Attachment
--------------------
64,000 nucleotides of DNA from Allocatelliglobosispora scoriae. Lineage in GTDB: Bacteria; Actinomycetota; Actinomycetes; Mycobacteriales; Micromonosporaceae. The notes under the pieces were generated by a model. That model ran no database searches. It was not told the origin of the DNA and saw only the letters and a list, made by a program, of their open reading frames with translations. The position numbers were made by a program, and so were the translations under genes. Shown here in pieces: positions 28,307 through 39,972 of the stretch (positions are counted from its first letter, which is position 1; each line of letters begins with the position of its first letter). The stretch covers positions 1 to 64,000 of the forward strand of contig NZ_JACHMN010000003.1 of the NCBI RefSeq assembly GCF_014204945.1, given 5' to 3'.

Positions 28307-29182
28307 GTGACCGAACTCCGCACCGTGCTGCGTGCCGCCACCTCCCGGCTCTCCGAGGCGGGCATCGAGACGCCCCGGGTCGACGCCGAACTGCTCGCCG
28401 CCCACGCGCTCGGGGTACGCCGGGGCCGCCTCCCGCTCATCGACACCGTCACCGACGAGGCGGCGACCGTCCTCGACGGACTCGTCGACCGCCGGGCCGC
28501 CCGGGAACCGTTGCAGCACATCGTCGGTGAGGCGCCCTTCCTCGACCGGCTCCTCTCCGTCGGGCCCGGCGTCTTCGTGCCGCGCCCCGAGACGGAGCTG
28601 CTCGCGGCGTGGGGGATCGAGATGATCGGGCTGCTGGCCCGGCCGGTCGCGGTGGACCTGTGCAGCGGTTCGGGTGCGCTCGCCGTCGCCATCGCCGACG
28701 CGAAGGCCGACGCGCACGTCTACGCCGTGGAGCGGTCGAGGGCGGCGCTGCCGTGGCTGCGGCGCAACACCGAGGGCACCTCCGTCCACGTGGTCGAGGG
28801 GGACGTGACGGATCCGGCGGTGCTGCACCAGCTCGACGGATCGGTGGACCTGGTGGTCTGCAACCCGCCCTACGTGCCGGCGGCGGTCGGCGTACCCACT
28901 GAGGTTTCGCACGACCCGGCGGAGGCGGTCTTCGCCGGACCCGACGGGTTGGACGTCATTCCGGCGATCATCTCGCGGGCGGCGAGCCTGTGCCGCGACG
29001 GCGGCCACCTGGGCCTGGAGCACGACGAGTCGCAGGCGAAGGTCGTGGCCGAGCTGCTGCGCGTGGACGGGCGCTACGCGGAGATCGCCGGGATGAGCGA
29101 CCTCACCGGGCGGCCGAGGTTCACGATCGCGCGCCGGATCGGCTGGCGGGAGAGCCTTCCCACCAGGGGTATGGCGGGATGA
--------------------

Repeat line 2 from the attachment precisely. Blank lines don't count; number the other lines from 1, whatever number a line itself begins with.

Positions 28307-29182